Jensen La Vende
FORMER market vendor turned politician Foster Cummings hopes that when the time comes to end his political career he will have helped eradicate poverty in Trinidad and Tobago.
In interviews consisting of virtual and in-person meetings, Cummings, 48, said he entered politics as a natural progression after his involvement in work and community service.
“My passion is to work for poverty eradication and human development and I am committed to giving extra attention to the most vulnerable in society as we work to build a better TT for all. “
Cummings, who began his parliamentary career in 2008 as a temporary government senator, was appointed Minister of Youth Development and National Service in April. This is his first full ministerial portfolio. He was chosen by the Prime Minister to serve as minister in the Ministry of Public Works and Transport last year.
“My vision is for the ministry to be a dynamic, client-focused, policy-driven organization that brings together all stakeholders to promote youth development and encourage national service through TT.
“We are committed to advancing the youth development agenda by providing safe spaces for young people in all regions of the country, which will facilitate positive development; promote the empowerment of young people through participation in productive activities; and increasing the participation of young people in all aspects of sustainable development.
Following his appointment as Prime Minister in August last year for a second term, Dr Rowley said that although national service is voluntary, it will be a path for young people to be trained. He said this when announcing the creation of the youth-focused ministry. He added that the ministry will be linked with three youth camps that have been fulfilling campaign promises and appointed Laventille West MP Fitzgerald Hinds as head of the ministry.
Hinds was reassigned to the Department of National Security in April following the death of Franklin Khan and Stuart Young was reassigned as Minister of Energy, retaining his other ministerial responsibility in the Prime Minister’s Office. Cummings replaced Hinds and has since launched an aggressive social media campaign to showcase his work as an MP and Minister.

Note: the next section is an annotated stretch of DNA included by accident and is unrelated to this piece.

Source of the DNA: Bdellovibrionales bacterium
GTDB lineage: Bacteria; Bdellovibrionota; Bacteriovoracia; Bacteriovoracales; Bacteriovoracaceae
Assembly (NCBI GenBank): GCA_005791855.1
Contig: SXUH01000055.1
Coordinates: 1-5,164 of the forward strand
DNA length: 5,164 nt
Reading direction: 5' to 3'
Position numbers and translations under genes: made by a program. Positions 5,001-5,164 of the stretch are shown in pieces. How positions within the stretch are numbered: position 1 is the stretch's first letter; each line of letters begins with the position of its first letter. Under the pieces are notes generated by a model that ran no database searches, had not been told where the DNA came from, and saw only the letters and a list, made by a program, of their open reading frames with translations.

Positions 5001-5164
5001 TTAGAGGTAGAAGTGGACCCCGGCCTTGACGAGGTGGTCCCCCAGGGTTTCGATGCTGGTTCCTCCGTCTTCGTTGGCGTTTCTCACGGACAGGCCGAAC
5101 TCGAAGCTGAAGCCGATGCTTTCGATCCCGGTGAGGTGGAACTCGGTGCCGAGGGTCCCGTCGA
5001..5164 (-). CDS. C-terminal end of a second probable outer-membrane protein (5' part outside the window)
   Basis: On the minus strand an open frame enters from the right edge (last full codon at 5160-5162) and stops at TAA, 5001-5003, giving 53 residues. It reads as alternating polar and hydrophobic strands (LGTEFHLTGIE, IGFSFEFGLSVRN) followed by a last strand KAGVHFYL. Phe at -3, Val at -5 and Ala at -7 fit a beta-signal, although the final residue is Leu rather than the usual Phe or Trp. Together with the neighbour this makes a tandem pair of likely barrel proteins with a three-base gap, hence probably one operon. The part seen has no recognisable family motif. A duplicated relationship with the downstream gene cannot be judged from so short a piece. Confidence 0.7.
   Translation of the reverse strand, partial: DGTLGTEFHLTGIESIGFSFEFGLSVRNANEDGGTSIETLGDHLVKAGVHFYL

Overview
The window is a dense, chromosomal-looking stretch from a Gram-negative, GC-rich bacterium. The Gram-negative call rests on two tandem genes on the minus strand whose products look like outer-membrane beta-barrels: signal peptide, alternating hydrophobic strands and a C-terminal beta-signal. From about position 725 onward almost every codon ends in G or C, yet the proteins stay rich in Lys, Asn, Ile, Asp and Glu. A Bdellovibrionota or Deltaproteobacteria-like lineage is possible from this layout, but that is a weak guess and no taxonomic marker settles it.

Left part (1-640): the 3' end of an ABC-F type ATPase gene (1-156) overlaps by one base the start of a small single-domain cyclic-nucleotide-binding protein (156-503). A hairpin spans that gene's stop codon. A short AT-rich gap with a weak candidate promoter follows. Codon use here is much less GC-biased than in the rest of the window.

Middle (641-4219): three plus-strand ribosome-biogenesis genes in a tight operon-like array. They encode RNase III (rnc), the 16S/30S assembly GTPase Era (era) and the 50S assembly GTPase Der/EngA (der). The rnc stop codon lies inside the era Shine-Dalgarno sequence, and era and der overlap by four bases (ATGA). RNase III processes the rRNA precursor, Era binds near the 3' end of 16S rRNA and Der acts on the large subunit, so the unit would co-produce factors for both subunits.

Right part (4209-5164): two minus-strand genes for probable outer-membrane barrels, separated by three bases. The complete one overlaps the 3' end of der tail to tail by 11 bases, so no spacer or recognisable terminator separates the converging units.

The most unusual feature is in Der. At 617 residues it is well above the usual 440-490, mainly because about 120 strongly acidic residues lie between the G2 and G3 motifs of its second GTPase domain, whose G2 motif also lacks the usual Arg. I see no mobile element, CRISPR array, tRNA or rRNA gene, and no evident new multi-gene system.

Cummings said one of the biggest obstacles to getting his job done is the current financial hardship caused by the pandemic. But he is undisturbed and aims to stay focused on guiding young people of whom the nation can be proud.
“We need to focus on producing model citizens and providing adequate support for young people to reach their full potential, providing them with vocational training to prepare them for the labor market and facilitating entrepreneurship opportunities to support the development of the next generation of progressive citizens. ”
Part of that will be an agricultural project that the ministry is working on that will be launched next year. The partnership will see young people working with young farmers to learn more about the industry.
“We promote agriculture as a way for young people to get involved in agribusiness. As part of our business development at the ministry, we are traveling to different areas to look at some of the examples of what successful farmers are doing. “
Cummings spoke about the initiative during his Seans Rabbitry & Aquaponic Produce tour in Wallerfield. The farm was one of ten farms visited by the ministry in recent weeks as it created a database for the agricultural program. The owners of Seans Rabbitry & Aquaponic Produce, Sean Mc Lean and Sean Austin, have been selected as “Farmers of the Week” by the ministry.
Cummings visited farms which are all owned and managed by young people who believe that peer partnership can motivate others to get involved in farming. Farming is a passion for Cummings as he spent his formative years in farming and vividly remembers helping his mother sell in the market.
“We are very involved in involving young people on unoccupied state lands. What we’re going to do is use some of the success stories that we have. They will supervise young people entering the industry.
Austin told Newsday on Sunday that he and his partner decided to team up after both realizing entrepreneurship was their calling. Austin, who was a police officer, resigned and joined Mc Lean, a full-time farmer, and their company was born in 2015.
The advice from business people is that when it comes to raising rabbits, it is better to grow taller than to get started.
Growing up in the small Indian Trail farming village of Couva, Cummings understood the importance of hard work and the benefits of farming.
With unemployment and underemployment being the main problems plaguing his constituency, Cummings hopes agriculture can solve both.
“Currently, agriculture accounts for around one percent of the country’s GDP and with the recent emphasis on food security, agriculture and agribusiness present lucrative opportunities for our young people. “